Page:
The glymphatic system is a perivascular fluid transport system for waste clearance. Glymphatic transport is believed to be driven by the perivascular pumping effect created by the pulsation of the arterial wall caused by the cardiac cycle. Ultrasound sonication of circulating microbubbles (MBs) in the cerebral vasculature induces volumetric expansion and contraction of MBs that push and pull on the vessel wall to generate a MB pumping effect. The objective of this study was to evaluate whether glymphatic transport can be mechanically manipulated by focused ultrasound (FUS) sonication of MBs. The glymphatic pathway in intact mouse brains was studied using intranasal administration of fluorescently labeled albumin as fluid tracers, followed by FUS sonication at a deep brain target (thalamus) in the presence of intravenously injected MBs. Intracisternal magna injection, the conventional technique used in studying glymphatic transport, was employed to provide a comparative reference. Three-dimensional confocal microscopy imaging of optically cleared brain tissue revealed that FUS sonication enhanced the transport of fluorescently labeled albumin tracer in the perivascular space (PVS) along microvessels, primarily the arterioles. We also obtained evidence of FUS-enhanced penetration of the albumin tracer from the PVS into the interstitial space. This study revealed that ultrasound combined with circulating MBs could mechanically enhance glymphatic transport in the brain.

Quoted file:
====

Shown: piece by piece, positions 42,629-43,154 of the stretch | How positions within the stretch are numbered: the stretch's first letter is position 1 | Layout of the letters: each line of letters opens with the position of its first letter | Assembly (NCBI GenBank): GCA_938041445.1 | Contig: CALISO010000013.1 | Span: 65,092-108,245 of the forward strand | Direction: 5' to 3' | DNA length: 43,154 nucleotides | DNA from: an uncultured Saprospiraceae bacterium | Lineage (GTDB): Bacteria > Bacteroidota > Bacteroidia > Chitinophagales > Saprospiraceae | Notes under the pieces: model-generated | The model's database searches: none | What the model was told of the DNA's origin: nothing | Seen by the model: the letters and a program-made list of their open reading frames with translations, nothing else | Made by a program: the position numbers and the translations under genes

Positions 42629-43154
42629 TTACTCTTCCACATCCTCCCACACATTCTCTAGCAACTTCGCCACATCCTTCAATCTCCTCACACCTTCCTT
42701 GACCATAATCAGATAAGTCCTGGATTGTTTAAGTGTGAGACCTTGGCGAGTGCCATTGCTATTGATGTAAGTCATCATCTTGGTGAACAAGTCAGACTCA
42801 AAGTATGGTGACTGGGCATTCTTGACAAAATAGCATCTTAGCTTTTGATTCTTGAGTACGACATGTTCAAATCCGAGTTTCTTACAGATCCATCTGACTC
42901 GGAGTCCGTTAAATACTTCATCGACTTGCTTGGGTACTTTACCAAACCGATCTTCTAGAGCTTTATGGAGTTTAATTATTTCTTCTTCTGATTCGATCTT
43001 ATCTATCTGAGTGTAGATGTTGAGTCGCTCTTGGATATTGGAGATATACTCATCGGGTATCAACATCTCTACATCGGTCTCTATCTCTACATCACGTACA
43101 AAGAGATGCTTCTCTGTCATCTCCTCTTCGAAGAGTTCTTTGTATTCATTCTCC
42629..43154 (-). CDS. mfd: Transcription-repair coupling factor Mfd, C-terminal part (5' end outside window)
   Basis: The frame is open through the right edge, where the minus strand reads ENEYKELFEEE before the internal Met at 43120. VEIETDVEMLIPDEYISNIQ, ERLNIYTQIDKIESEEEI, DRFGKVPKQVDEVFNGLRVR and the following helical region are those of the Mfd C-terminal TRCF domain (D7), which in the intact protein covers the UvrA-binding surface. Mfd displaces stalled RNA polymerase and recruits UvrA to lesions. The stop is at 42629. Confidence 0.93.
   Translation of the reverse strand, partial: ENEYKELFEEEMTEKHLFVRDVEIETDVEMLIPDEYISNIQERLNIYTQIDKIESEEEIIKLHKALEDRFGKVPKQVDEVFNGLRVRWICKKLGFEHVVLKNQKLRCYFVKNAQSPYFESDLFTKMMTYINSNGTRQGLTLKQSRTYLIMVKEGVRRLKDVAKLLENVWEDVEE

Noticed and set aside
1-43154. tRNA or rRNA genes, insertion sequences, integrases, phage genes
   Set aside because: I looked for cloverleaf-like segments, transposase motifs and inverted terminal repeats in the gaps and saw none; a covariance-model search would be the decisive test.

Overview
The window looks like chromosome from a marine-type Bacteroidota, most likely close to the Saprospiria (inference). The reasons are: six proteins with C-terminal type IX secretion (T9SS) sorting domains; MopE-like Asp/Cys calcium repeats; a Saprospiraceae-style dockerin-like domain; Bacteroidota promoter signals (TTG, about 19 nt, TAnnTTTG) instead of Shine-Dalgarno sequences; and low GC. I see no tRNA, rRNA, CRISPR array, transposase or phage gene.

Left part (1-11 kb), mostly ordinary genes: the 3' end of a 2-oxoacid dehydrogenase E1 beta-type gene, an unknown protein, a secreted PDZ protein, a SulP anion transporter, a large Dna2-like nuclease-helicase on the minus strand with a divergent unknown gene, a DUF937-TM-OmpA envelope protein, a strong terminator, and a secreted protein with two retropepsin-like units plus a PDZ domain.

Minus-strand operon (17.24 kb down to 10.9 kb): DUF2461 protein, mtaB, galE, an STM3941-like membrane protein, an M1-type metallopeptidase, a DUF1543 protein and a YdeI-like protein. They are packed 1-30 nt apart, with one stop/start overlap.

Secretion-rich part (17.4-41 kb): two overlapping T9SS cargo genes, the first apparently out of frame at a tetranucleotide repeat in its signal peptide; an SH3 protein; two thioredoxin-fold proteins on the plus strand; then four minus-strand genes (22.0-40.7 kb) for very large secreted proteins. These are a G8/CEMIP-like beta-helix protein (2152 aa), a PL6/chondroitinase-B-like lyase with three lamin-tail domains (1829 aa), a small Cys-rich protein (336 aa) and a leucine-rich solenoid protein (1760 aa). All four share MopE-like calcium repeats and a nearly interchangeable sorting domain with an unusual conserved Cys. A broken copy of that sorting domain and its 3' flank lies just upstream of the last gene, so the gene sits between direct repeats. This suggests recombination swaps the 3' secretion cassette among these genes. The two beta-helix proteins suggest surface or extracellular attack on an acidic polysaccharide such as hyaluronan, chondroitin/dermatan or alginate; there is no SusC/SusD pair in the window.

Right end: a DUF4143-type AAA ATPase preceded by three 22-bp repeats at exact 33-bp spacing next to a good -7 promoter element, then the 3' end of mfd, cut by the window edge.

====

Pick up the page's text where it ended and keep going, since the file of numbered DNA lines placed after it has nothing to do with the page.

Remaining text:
|Journal||Proceedings of the National Academy of Sciences of the United States of America|
|State||Published - May 23 2023|